Address for Correspondence: Roberta da Silva Teixeira, Rua das Laranjeiras, 374, Rio de Janeiro, RJ, Brazil,
Roberta da Silva Teixeira1,2, Fellipe Allevato Martins da Silva1,2
1Physiotherapy Service, National Institute of Cardiology, Rio de Janeiro, RJ, Brazil
2Postgraduate Program in Physiotherapy in Cardiopediatric and Neonatal Intensive Care, National Institute of Cardiology, Rio de Janeiro, RJ, Brazil
Objective: There are no guidelines for cardiac rehabilitation in pediatric cardiac re-transplantation. The study describes the design and implementation of the exercise prescription in a cardiac rehabilitation program, which evaluated the indicators of respiratory muscle force, vital capacity, functional capacity, pulmonary function efficacy, manual muscle force, mobility, and generic health status in a 14-year-old male patient who underwent a heart re-transplant requiring extracorporeal membrane oxygenation.
Case presentation: A 14-year old boy with redo heart transplantation was referred for rehabilitation. A heart transplant patient had an unfavorable evolution after pericardiectomy. He underwent re-transplantation and had extracorporeal membrane oxygenation dependence due to significant ventricular dysfunction. Diffuse alveolar hemorrhage and lower airways infectious/inflammatory process occurred during the days of mechanical ventilation. The physiotherapy team conducted the exercise prescription in a cardiac rehabilitation program and intervened during the hospital stay. The program included aerobic and resistance training, respiratory muscle strengthening and inspiratory capacity work, impairment-based interventions, non-invasive ventilatory support, and postural interventions. Quantitative assessments were applied weekly.
Conclusion: Cardiac rehabilitation of the pediatric re-transplant patient was well succeeded.
Key words: cardiac rehabilitation, heart transplantation, physical therapy, rehabilitation, extracorporeal membrane oxygenation
Heart re-transplantation is probability in all age groups (1), especially in pediatrics; the patients are young at the time of transplantation in this population, and the life expectancy of a transplanted heart to be short (concerning the child's age) (2). Re-transplanted patients may have higher mortality (3). The complexity of this patient category may require a long period of hospitalization, which is highly related to worsening prognosis (4).
Evidence shows the benefits of exercise intervention in receivers of a new heart (5). Cardiac rehabilitation is crucial for hospital recovery. Major health associations recommend cardiac rehabilitation in heart transplantation. In pediatric transplantation, exercise is encouraged without specifying a cardiac rehabilitation program (6).
The present paper describes the design and implementation of exercise prescription in a cardiac rehabilitation program, which evaluated the indicators of respiratory muscle force, vital capacity, functional capacity, pulmonary function efficacy, manual muscle force, mobility, and generic health status in a 14-year-old male patient who underwent a heart re-transplant requiring extracorporeal membrane oxygenation (ECMO).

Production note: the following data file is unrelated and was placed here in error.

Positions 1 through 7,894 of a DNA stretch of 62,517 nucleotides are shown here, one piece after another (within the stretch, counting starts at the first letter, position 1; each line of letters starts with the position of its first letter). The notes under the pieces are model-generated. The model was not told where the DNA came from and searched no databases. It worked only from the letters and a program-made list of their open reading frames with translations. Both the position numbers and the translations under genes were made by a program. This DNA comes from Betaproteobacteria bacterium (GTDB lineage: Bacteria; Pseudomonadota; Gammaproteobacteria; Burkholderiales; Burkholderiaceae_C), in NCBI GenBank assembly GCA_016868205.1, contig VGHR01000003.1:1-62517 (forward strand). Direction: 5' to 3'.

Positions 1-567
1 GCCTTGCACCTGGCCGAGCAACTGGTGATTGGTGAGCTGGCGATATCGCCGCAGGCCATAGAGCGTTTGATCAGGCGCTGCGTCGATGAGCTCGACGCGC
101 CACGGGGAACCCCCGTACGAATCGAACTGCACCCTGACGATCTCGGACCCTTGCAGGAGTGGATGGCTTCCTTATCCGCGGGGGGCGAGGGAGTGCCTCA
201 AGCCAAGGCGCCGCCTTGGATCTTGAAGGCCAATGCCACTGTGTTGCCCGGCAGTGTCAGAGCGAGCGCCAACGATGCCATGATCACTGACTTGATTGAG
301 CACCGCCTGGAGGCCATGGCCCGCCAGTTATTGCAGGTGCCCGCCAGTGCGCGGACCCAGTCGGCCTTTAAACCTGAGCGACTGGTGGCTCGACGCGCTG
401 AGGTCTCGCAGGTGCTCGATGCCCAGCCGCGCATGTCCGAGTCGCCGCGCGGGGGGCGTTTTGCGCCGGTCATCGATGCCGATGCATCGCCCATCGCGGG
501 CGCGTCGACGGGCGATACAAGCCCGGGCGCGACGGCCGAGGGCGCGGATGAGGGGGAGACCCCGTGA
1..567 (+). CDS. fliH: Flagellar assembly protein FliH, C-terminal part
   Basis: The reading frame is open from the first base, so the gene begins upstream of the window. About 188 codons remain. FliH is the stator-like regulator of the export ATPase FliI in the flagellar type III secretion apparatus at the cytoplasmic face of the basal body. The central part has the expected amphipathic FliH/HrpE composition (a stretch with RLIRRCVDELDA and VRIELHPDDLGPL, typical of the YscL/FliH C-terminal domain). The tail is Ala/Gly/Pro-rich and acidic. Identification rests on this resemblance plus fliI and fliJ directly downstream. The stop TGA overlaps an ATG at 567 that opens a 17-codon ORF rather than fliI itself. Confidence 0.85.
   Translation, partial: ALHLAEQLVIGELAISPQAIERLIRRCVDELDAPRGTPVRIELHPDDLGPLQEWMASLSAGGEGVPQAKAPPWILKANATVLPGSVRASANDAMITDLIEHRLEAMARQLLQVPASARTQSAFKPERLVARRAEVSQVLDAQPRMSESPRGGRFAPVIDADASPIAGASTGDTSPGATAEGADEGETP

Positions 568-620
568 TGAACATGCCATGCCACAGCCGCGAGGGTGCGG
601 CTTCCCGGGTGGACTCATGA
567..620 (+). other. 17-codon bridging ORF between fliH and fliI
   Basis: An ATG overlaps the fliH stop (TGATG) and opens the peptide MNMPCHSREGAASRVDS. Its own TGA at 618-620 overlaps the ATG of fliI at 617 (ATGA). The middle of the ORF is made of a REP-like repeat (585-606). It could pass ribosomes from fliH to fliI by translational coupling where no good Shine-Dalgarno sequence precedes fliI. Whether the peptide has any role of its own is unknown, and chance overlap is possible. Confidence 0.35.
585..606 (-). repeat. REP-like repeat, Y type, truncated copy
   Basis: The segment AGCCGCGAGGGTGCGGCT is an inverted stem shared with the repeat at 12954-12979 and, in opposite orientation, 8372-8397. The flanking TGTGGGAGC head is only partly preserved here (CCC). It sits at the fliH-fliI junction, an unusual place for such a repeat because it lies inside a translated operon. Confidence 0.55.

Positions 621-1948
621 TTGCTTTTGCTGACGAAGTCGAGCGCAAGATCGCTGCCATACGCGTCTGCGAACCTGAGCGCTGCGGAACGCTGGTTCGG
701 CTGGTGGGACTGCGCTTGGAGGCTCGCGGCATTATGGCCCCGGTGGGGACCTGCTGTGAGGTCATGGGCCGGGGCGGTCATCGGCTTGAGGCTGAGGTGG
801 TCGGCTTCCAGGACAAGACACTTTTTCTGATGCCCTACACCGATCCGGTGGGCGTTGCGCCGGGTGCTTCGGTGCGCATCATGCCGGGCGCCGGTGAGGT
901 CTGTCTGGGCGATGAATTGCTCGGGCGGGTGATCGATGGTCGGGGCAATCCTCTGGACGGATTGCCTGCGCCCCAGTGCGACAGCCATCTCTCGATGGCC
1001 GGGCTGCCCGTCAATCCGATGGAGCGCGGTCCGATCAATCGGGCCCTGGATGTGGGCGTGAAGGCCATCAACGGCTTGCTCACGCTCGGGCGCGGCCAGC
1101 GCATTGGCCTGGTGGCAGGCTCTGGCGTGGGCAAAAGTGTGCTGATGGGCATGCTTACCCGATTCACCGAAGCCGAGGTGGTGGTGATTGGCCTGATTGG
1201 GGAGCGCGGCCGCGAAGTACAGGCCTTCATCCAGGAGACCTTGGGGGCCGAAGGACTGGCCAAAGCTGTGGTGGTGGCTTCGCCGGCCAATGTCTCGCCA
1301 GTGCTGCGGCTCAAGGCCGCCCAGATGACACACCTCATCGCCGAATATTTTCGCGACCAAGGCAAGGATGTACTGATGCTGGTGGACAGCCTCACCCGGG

A pediatric 14-year-old male patient with a body mass index of 24 kg/m2 and a history of dilated cardiomyopathy with subsequent heart transplantation was admitted to our hospital.
Two years after heart transplantation, surgeons performed a pericardiectomy due to constrictive pericarditis. The postoperative surgical evolution was unfavorable as a consequence of a cardiac arrest in the pediatric intensive care unit (PICU).
After two hours of reanimation protocol, it was necessary to proceed with veno-arterial ECMO implementation.
The new transplantation occurred six days after ECMO implementation. The patient presented with severe ventricular dysfunction after re-transplantation surgery and remained on ECMO for another seven days. At that moment of better hemodynamic and echocardiogram parameters, the surgical team removed extracorporeal support and performed chest closure.
Diffuse alveolar hemorrhage and lower airway infectious/inflammatory process occurred during the 24 days of mechanical ventilation (18 days of intubation after transplant). The extubation succeeded for non-invasive positive pressure ventilation (NIPPV), bilevel modality via full-face mask. Tachypnea, pleural effusion, hypoxemia, cellulite, and a sacral ulcer (grade II) were manifestations detected at the beginning of cardiac rehabilitation. The Ethics and Research Committee approved this case report. The child's father provided informed consent, and the child assented.
The physiotherapy team conducted the exercise prescription in cardiac rehabilitation, as well as intervened during the entire hospital stay. The decision to proceed with rehabilitation was taken based on the absence of signs of intolerance, such as increased respiratory effort, psychomotor agitation/cognitive alteration, oxygen saturation less < 92%, cardiac arrhythmia, heart rate and blood pressure > 20% of baseline, and increase in pain score.
The physiotherapy team divided the cardiac rehabilitation program into two stages (PICU and ward). The detailed program can be found in Figure 1. Physical therapists (PTs) were trained and approved for standardized conduction of cardiac rehabilitation. A team of healthcare professionals acted simultaneously offering the care inherent in their area to the patient.